The theatrical production “Ghost Brothers of Darkland County” is not easy to classify, says composer and lyricist John Mellencamp, who joined forces on the show with producer T-Bone Burnett and an unusual librettist – horror author Stephen King. It began as a Southern Gothic tale of two squabbling teenage brothers, locked in a haunted cabin by their father where – after visitations from the spirits of other historical dead brothers – they finally learn fraternal unity. But – after spawning an all-star soundtrack last year — it evolved into the streamlined version that hits The City this weekend, starring Billy Burke and Gina Gershon as parents Joe and Monique McCandless. Mellencamp elaborates on his pet project.
Are you coming to San Francisco for the two-night run?
I know that I’m going to be at the first show. It just depends on how much work Steve and I think needs to still be done on it. We’re still looking at it like, “Would it make it better if we do this?” Because this thing has gone through a lot of changes.
Your initial plan was to have the songs represent several generations of American music, right?
Yes. But the songs are very specific now, a very specific type and style. And the characters have evolved tremendously. The first showing of this was done in Atlanta a few years ago, and it was presented as a traditional Broadway show. And Steve and I wanted to kill ourselves. So we had to revamp it. Now it’s more of a play with music than a musical.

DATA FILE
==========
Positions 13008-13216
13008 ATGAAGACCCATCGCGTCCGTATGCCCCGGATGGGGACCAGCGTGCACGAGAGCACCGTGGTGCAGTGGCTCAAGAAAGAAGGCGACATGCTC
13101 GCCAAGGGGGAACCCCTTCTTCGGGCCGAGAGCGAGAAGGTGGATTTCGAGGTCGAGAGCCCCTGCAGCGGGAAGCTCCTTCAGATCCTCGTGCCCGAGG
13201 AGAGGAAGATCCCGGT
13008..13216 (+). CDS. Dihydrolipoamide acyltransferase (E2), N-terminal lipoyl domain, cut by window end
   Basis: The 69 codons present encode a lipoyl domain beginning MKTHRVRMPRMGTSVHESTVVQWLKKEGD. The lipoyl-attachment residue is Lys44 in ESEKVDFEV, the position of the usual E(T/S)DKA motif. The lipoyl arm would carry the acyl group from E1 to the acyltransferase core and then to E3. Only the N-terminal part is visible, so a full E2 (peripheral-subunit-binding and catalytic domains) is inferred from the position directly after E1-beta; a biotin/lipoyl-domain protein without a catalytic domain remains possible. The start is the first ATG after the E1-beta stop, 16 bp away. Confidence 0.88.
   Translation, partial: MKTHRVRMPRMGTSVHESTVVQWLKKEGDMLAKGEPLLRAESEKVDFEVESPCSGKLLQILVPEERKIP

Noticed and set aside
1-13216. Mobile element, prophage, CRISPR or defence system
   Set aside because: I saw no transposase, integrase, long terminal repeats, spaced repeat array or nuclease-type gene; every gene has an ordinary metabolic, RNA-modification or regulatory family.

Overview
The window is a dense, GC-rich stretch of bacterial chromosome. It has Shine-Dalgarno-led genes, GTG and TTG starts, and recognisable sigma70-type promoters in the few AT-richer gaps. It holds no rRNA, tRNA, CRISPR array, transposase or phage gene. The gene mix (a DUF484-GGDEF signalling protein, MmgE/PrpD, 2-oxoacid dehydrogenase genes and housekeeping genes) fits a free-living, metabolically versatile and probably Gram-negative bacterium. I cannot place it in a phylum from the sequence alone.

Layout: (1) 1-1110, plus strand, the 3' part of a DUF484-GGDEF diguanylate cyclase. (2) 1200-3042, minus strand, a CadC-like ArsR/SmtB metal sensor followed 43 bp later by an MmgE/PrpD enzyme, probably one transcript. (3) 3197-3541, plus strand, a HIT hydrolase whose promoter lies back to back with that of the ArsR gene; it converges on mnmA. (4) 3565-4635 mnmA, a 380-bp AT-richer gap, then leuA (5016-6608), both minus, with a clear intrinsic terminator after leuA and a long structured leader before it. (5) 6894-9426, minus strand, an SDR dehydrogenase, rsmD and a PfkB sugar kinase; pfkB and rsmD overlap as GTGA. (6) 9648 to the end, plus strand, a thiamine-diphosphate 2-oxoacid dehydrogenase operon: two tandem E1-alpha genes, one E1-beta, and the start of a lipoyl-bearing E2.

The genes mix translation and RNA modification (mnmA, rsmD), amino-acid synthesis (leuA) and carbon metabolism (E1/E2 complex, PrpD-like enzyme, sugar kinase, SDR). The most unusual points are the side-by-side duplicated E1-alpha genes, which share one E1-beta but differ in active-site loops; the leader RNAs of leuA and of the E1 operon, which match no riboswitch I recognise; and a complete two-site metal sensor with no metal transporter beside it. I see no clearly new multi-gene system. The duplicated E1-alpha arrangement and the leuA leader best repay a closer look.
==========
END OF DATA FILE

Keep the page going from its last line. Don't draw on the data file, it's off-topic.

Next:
Do you have a brother?
That’s how I got introduced to musicals, because my older brother was the star, in the ’60s, of all the high school musicals. And of course when your older brother plays the lead role, your parents insist that you go to see “South Pacific,” “Kismet,” you name it. And we had a very ambitious choir director doing very serious stuff in Seymour, Ind. during the ’60s. I was in early junior high, and he was a senior, so I went to many, many musicals. And as I got older, I kept going, because I liked it.
What’s your brother doing now?
He tried to be in a rock band, but he had a Broadway voice. So he was in a group called Pure Jam that made a couple of record on Chess, but they didn’t go anywhere. So my brother Joe is now vice president of a big company. But if we ever get in trouble with the male lead for “Ghost Brothers,” I can always have him play the part. I have confidence that he could do it.
IF YOU GO
Ghost Brothers of Darkland County
Where: SHN Curran Theatre, 445 Geary St., S.F.
When: 8 p.m. Dec. 5-6
Tickets: $57 to $107
Contact: (888) 746-1799, www.shnsf.com